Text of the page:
# A new lower bound for the chromatic number of a graph?

Let $S_{+}(G)$ denote the sum of the squares of the positive eigenvalues of the adjacency matrix of a graph $G$. Let $S_{-}(G)$ denote the sum of the squares of the negative eigenvalues and $q$ the chromatic number. Is it true that $1 + \frac{S_{+}(G)}{S_{-}(G)} \leq q$?

The chromatic number cannot be replaced with the clique number in this conjecture, because the Coxeter graph provides a counter-example. This bound is incomparable with the Hoffman lower bound for the chromatic number.

UPDATE: Ando and Lin have proved this conjecture in "Proof of a conjectured lower bound on the chromatic number of a graph", to be published soon in Linear Algebra and its Applications. They also prove that $1 + \frac{S_{-}(G)}{S_{+}(G)} \leq q$.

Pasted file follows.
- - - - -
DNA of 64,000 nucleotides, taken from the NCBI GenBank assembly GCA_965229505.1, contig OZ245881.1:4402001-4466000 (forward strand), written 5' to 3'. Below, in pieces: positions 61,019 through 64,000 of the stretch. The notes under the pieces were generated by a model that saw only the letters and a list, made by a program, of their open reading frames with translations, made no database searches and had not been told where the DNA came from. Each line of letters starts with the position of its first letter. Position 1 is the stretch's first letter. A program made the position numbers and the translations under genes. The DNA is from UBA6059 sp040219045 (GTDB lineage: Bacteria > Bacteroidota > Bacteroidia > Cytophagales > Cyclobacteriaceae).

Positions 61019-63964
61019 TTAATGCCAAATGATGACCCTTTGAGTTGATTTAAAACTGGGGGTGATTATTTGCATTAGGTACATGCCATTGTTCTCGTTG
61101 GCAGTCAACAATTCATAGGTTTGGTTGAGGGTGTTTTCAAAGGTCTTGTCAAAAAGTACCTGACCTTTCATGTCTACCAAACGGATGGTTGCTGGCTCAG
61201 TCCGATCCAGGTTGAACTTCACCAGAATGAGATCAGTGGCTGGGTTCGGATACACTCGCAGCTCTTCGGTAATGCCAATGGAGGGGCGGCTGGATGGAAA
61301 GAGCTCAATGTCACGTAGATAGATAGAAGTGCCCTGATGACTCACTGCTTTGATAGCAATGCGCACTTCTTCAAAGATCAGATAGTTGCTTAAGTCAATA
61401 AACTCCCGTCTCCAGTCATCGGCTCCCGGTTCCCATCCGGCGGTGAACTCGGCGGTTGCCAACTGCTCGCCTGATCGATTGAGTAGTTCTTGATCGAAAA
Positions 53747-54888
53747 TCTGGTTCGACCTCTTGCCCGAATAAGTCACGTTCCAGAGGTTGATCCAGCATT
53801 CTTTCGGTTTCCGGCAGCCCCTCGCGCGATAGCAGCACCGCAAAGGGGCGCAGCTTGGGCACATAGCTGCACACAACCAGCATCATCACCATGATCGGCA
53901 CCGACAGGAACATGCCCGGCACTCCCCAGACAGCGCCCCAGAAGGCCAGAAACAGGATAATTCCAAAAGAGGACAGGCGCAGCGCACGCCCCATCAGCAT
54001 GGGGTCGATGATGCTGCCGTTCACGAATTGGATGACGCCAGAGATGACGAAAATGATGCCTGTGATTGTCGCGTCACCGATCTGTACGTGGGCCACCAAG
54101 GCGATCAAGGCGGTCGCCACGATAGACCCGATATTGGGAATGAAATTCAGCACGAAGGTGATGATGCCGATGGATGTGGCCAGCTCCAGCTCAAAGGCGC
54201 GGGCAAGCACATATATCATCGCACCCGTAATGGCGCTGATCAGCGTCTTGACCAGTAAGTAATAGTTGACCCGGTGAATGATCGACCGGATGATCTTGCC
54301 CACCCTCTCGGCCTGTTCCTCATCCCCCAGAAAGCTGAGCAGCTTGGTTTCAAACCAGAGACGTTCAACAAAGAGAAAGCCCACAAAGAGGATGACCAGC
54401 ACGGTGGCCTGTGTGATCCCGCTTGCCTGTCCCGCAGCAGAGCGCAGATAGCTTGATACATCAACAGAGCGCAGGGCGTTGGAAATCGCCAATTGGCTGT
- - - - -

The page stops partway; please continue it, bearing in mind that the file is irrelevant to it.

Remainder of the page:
• Dear Clive, did you test your inequality for any class of trees or $K_n -{e_1,e_2,...,e_t}$ for some suitable $t$? Jan 17, 2012 at 17:50
• I think about Kneser graphs. We know that for Kneser graph $K_{n:r}$, $q=n-2r+2$ and $m=Cr(n,r)Cr(n-r,r)/2$. Also the eigenvalues of these graphs are determined and are $(-1)^i \times Cr(n-r-i,r-i)$. I think for suitable $n$(sufficiently large) and $r$ you can find a counter example for this inequality. Jan 17, 2012 at 18:20
• Dear Shahrooz, I have tested the conjecture against all named graphs in Wolfram Mathematica 8.0 with up to 50 vertices and found no counter-examples. I have proved the conjecture for KG(n:r) for r = 1,2,3,4. For r > 4 the algebra gets tortuous! What makes you think for large n and r there will be a counter-example? Thanks Clive Jan 17, 2012 at 21:29
• Just curious - to which journal did you submit the paper? Sep 21, 2012 at 14:17
• Stylistically, it is unclear to me which is better: to edit the question and provide a clearly marked update, or to submit an answer which contains an updated answer? Either is better than your current edit. I suggest adding the word "Update" to the start of the relevant paragraph. Gerhard "Ask Me About System Design" Paseman, 2012.09.21 Sep 21, 2012 at 15:51